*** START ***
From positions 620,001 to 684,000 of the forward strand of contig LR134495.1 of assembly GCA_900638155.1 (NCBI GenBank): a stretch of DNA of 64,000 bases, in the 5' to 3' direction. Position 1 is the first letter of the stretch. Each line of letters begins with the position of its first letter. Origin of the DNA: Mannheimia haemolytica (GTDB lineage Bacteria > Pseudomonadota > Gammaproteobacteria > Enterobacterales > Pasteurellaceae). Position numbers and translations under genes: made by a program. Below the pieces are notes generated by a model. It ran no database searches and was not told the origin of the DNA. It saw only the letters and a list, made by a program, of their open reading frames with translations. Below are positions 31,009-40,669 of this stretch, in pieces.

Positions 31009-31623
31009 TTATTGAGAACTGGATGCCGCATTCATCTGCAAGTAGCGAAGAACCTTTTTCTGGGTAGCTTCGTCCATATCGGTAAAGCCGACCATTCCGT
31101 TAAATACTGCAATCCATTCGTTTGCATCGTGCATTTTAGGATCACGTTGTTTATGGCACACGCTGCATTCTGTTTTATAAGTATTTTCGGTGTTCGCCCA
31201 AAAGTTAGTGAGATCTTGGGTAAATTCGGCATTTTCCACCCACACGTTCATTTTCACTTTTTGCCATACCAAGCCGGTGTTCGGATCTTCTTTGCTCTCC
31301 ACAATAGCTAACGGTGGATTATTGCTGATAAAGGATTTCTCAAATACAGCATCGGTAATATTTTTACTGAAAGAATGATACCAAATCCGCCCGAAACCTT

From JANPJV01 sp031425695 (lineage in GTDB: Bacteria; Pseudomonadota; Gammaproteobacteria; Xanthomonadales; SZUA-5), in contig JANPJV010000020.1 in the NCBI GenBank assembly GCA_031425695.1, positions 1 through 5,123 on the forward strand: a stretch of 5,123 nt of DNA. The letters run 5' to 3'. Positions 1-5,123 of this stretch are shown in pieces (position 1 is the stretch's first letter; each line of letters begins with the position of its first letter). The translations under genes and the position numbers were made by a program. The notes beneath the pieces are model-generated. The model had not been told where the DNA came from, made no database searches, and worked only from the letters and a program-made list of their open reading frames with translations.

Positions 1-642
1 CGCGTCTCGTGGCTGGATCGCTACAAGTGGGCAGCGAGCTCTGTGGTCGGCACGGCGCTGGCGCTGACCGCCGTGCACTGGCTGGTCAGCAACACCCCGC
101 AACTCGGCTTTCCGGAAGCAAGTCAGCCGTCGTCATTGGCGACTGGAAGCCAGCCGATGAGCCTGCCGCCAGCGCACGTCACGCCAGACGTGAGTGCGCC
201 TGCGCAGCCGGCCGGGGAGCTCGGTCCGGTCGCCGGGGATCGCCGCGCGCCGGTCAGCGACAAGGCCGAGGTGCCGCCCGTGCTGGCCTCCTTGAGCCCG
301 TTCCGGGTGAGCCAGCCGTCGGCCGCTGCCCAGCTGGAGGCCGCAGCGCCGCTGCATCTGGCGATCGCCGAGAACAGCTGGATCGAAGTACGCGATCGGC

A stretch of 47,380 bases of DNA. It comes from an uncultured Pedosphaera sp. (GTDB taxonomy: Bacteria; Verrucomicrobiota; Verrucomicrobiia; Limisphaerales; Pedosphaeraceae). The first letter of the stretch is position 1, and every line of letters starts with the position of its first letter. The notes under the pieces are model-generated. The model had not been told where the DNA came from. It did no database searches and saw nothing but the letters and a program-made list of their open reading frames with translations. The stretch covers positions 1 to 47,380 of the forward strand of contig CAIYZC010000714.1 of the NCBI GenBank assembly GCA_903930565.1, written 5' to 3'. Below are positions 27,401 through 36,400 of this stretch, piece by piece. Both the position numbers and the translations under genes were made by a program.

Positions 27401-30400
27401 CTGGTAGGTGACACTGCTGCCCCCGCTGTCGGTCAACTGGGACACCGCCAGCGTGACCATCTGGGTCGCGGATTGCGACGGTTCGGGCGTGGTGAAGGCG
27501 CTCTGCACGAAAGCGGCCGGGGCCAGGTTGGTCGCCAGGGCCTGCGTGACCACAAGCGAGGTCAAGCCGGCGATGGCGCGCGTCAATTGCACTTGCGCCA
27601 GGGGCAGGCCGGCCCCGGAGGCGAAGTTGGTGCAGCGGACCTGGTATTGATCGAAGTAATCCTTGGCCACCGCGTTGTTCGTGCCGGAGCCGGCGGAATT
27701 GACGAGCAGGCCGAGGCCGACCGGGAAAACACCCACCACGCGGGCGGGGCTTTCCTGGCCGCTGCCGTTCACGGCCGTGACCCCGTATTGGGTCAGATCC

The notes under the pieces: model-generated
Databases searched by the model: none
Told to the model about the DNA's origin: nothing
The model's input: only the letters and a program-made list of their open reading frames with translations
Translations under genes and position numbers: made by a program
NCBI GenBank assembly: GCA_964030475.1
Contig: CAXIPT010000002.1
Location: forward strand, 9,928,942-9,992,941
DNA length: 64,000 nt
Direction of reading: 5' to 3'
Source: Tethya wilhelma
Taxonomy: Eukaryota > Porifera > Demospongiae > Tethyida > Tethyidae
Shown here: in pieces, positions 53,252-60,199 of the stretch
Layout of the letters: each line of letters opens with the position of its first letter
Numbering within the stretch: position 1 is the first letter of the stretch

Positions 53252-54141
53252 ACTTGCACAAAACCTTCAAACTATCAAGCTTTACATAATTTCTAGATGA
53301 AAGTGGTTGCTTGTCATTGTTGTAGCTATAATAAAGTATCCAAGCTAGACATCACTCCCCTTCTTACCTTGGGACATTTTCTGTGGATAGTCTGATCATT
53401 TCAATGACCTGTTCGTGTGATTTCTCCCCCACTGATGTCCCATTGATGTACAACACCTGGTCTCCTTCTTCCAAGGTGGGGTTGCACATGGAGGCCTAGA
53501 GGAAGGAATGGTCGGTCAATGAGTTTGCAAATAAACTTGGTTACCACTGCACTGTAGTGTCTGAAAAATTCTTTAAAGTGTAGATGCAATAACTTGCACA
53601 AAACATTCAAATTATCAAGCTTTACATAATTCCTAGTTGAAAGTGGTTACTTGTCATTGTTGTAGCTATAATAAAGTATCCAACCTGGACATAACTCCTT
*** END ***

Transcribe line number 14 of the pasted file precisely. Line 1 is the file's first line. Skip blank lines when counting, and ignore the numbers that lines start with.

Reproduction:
Positions 27401-30400